CDC preparing vaccine for new swine flu
(HealthDay) -- Only 29 human cases of a new strain of "swine" flu have been identified in two years, but the U.S. Centers for Disease Control and Prevention is making sure it's prepared should the H3N2 strain become more widespread.
"This virus is still principally a swine virus, but it doesn't seem to have onward spread. It's still not a human virus," Dr. Joseph Bresee, from the CDC's influenza division, stressed during a noon press conference Friday.
The reason the CDC is concerned about this particular virus is that it contains an element seen in the pandemic 2009 swine flu strain, H1N1, which may make it more likely for the virus to spread from person-to-person.
All 29 cases were infected with strains of H3N2 "that contained the matrix (m) gene from the influenza A H1N1 pandemic virus," Bresee explained. "This 'm' gene may confer increased transmissibility to and among humans, compared with other variant influenzas viruses."
In addition, the virus appears to have become more active recently, the CDC said. "The virus was first detected in humans in July 2011, and since then there have been 29 total cases of H3N2 variant virus detected, including the 16 cases occurring in the last three weeks," Bresee said.
Of the 12 cases reported this week, 10 were from Ohio and one each came from Hawaii and Indiana, the CDC said.
According to Bresee, "29 cases of infection with this H3N2 virus since 2011 is a significant increase for these types of viruses that we have seen in recent years."
Flu viruses commonly circulate in pigs, Bresee noted. But they are generally different from those that spread to people. Sometimes these viruses can spread to people, however, which happens most often when someone comes into close contact with an infected animal, he explained.
"Swine influenza viruses have not been shown to be transmissible to people through eating, or handling pork or other products derived from pigs. It is not a food-borne disease," Bresee said.
Each of the recent 16 cases were among people who had direct contact with pigs. In 15 cases, contact happened at a county fair, he added.
It may yet be possible, however, to transmit this virus from one infected person to another, Bresee said.
No human-to-human transfer of the virus occurred in the more recent cases, Bresee said, although scientists did find evidence of limited human-to-human transmission in three cases in 2011.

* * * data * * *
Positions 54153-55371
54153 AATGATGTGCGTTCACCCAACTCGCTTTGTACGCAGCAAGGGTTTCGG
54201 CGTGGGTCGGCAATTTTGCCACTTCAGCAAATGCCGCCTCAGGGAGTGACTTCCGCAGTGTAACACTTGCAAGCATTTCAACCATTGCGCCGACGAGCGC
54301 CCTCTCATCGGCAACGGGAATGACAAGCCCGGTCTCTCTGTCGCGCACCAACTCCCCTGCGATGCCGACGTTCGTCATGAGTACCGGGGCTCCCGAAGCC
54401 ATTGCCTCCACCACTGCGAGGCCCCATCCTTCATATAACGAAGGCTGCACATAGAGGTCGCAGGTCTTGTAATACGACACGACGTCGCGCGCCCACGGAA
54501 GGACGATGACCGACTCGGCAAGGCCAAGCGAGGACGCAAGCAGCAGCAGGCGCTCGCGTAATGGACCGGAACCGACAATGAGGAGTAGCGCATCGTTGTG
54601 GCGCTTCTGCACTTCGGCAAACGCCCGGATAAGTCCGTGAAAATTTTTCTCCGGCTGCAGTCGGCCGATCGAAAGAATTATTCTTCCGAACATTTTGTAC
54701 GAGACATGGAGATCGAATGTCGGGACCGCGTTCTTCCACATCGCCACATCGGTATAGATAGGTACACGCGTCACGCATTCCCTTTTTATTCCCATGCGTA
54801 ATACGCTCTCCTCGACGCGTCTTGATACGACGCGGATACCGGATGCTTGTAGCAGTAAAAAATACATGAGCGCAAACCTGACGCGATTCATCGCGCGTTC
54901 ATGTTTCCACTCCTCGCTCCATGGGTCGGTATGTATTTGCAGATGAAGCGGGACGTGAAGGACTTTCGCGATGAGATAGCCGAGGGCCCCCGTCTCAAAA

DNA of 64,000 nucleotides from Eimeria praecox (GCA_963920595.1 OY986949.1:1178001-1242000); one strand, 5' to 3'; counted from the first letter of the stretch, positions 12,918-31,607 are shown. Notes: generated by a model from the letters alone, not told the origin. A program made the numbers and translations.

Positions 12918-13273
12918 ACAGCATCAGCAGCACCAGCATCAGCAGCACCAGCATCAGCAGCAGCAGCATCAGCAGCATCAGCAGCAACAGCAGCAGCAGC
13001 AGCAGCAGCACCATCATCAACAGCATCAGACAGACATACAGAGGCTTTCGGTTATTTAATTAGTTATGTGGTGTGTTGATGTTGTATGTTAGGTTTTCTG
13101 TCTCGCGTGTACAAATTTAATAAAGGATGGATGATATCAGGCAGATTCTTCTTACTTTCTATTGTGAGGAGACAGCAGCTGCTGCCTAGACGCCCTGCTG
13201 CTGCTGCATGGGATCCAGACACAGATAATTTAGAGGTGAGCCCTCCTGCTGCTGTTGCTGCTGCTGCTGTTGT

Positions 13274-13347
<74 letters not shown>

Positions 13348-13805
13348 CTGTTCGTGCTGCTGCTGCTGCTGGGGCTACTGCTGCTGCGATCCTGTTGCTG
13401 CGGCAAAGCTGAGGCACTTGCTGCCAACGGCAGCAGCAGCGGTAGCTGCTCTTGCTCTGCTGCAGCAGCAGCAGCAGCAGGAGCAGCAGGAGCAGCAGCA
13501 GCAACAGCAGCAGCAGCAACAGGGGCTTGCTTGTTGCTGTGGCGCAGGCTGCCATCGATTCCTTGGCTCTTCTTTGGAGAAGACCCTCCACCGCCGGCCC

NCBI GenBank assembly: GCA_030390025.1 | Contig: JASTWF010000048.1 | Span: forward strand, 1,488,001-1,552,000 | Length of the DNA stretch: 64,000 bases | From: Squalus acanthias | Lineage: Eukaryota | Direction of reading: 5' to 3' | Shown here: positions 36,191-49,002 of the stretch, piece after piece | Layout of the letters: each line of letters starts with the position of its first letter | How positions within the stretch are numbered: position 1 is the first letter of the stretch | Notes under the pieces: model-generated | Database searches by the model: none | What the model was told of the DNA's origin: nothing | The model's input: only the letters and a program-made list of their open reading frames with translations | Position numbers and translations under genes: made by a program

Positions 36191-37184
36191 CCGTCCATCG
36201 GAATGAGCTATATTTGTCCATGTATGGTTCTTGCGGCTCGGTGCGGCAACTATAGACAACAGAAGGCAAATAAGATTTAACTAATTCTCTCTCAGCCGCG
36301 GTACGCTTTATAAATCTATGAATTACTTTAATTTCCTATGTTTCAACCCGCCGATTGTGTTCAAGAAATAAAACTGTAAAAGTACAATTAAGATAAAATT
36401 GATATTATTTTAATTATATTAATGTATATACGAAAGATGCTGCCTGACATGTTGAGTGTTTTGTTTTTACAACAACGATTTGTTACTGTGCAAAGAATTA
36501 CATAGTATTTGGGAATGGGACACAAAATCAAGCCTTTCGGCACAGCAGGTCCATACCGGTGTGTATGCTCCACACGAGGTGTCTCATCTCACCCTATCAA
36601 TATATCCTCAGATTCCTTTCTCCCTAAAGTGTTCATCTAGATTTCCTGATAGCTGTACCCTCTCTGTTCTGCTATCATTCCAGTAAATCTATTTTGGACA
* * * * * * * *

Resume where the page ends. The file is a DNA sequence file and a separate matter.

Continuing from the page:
Fortunately, sustained person-to-person transmission of the virus hasn't happened yet, he added.
Of the 16 new cases, 13 arose in children, according to the CDC. Studies indicate that children may be more susceptible to the infection than adults, as occurred during the 2009-2010 pandemic H1N1 flu outbreak, Bresee said.
Right now, there is no cause for alarm, the CDC said. Symptoms of this flu are similar to seasonal flu, none of the recent 16 cases required hospitalization and there were no deaths. This flu did hospitalize three people with underlying disease last year, he noted.
"We expect more cases from contact with pigs and through limited human-to-human spread," Bresee said. "We also suspect that some of the cases might be severe."
Reported cases usually represent a small number of actual cases, since most people don't see a doctor and many doctors don't report flu cases.
Bressee said, however, it's too early to hazard a guess about how many cases of this flu there might actually be.
"Because influenza viruses are always evolving, we will watch closely for signs that the virus has gained capacity for efficient and sustained human-to human transmission," Bresee said.
To prevent contracting this flu, the CDC advises people to limit their contact with swine and avoid contact with sick swine. People who have contact with these animals should take precautions such as washing their hands, not eating or drinking in areas with swine and controlling their cough.
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